SiC transistors switch very fast, which is part of their efficiency advantage. This high switching speed also creates the potential for high levels of electrical noise that could activate a motor in error. Our gate drivers control this risk with safety features that reduce the impact of noise in the drive system. 

“In the past with slower switching transistors, the switching losses could only go so low,” Audrey said. “But with silicon carbide, you’re given a very fast switch that must be controlled efficiently. If you don’t have efficient switching, you’re not going to get the full advantages of SiC."

Supporting higher EV power density

Traction inverter upgrades are just one part of a bigger quest by the EV industry. One major goal is to improve power density in high-power electronic systems. That improvement will enable more energy out of smaller boards, which will reduce the size and weight of power conversion systems, motors and other drive components, including the traction inverter. 

“When power density is improved, the car can be lighter so you can accelerate even faster,” Xun said. “Or you gain more space in the car, so there is more room for seating." 

Integrating powertrain systems is one way to improve power density. Advances in analog and embedded processing technologies enable carmakers to combine individual systems such as the on-board charger, DC/DC converters and traction inverter into a single, compact mechanical enclosure under a single domain controller. By integrating the powertrain, carmakers can cut design costs in half while increasing efficiency and improving reliability and power density. That, in turn, creates a better experience for drivers, including lower costs of purchase or ownership, longer vehicle life, and better on-road performance.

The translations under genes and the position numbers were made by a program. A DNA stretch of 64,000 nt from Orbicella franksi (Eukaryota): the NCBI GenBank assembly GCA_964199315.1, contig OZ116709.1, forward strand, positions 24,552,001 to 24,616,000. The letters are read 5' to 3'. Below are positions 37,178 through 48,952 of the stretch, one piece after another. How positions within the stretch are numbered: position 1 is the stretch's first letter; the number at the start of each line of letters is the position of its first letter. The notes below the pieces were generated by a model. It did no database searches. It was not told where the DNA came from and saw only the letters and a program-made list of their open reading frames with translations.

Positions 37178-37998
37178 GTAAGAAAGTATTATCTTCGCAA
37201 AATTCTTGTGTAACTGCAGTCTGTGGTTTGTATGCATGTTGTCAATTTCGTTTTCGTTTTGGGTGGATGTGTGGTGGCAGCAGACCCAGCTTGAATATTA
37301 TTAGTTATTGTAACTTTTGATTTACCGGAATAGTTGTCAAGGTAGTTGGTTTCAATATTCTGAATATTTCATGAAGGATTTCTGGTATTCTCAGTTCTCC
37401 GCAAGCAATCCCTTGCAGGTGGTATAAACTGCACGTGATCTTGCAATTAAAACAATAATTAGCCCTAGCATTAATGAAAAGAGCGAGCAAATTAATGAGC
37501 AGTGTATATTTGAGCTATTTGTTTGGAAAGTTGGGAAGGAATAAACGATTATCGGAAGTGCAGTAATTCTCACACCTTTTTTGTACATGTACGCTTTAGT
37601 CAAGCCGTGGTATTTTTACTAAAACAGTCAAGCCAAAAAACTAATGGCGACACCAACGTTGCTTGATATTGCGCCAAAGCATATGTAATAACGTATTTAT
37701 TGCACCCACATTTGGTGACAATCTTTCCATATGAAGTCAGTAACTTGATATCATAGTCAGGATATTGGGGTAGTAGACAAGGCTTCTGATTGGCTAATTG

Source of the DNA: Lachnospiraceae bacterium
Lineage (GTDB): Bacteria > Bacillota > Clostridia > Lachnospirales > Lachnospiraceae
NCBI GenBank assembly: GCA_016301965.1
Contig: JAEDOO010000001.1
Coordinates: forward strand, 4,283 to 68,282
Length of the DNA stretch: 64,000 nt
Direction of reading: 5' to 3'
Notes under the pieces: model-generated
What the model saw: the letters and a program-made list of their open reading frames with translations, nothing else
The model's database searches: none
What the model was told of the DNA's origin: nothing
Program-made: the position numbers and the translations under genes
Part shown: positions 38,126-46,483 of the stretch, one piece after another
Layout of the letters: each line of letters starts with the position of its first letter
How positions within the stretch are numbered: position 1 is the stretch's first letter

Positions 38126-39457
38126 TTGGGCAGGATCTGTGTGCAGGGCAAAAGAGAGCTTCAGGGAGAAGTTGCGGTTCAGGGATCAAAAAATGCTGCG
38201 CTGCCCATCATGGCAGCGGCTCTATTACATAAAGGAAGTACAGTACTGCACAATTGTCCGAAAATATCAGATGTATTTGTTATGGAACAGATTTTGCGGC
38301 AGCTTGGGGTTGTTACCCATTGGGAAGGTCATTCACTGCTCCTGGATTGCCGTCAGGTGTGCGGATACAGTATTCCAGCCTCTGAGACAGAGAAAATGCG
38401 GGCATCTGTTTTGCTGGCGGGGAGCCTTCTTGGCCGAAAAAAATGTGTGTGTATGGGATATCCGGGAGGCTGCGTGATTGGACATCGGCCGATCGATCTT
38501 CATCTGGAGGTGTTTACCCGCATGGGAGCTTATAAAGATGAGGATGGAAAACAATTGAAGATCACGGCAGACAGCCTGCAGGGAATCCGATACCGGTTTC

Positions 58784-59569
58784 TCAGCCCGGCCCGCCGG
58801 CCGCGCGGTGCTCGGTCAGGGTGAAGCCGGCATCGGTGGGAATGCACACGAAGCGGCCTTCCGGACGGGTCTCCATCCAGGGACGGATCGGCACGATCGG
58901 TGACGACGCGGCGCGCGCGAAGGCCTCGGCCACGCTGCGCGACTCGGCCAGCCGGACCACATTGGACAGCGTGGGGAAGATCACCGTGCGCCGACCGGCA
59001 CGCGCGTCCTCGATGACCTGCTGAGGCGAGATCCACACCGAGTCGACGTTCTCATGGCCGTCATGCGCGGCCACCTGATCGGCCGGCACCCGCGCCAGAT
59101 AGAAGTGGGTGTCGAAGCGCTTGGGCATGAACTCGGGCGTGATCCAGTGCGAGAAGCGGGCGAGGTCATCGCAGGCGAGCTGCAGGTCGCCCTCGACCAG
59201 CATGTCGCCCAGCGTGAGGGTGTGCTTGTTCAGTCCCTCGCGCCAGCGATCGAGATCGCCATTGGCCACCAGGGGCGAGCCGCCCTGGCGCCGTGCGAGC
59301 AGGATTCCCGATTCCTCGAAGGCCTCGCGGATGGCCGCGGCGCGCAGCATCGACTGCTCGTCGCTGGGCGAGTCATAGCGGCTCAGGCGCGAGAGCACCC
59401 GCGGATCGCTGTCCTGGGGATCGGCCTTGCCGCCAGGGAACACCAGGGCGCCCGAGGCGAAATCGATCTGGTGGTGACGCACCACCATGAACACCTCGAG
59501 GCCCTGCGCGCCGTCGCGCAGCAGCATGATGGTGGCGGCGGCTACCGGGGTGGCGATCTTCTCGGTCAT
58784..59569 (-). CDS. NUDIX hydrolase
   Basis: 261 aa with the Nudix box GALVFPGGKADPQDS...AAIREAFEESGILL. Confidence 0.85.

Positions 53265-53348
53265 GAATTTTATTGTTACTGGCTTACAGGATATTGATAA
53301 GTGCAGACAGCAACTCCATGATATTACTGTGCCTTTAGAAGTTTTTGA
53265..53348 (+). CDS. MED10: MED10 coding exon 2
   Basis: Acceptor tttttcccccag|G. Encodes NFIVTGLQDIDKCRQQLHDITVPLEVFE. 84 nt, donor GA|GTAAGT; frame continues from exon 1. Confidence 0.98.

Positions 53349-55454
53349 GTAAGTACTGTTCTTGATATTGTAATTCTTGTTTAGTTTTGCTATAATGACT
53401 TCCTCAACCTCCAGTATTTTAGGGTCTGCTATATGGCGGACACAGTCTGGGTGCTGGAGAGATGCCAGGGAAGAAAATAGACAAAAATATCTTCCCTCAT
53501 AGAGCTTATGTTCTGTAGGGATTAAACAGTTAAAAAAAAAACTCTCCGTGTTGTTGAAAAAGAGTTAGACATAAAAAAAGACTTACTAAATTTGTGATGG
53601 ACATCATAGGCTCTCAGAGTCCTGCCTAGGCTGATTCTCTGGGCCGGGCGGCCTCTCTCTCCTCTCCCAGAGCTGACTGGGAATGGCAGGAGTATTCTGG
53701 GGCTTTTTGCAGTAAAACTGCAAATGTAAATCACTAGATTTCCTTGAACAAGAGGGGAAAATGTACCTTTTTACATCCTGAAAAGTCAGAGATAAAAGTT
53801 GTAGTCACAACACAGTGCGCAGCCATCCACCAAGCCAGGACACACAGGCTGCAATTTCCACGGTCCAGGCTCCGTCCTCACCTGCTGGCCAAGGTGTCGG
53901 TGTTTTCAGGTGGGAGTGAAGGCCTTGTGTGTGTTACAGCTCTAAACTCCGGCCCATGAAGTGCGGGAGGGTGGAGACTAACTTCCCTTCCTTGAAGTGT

The next generation of traction inverters improves EV efficiency and performance by delivering:

Efficiency levels that are 800-volt ready. Most of today’s EVs run on a 400-volt battery pack, but the industry is shifting to 800 volts. An 800-volt motor can run at twice the revolutions per minute, but can have a higher risk for energy loss and waste. Our high-performance microcontrollers (MCUs) and fast gate drivers are ready for the challenge, with fast current loop control that can adjust the motor switching algorithm every one-millionth of a second. 

“As power levels in a system go up, the losses from any inefficiency become more pronounced," said Mike Pienovi, product line manager for Sitara™ MCUs at our company. “To take advantage of this new potential, you need to have microcontrollers with low-latency, high-precision sensing and control to support the higher switching frequencies and maximize efficiency."

Road-ready safety. Our proprietary isolation techniques can help the car and its high-voltage battery to operate safely on the road. Additionally, our automotive microcontrollers and other components for traction inverters and motor control are functional-safety compliant and can help system designers meet all safety integrity levels up to ASIL D, which represents the strictest test of automotive safety.

Improved reliability. Our products and system designs can help extend the life of traction inverters and other key EV components through reinforced capacitive isolation, failure detection and state-of-health monitoring, including heat and voltage monitoring. These diagnostics and component health checks provide early warning and workaround options, helping carmakers reduce failure-in-time rates for key components.

When they arrive, the next generation of light, ultra-fast motors may grab most of the headlines. But informed EV drivers will understand that much of their performance and reliability is made possible by traction inverter advancements.

https://www.fueleconomy.gov/feg/atv-ev.shtml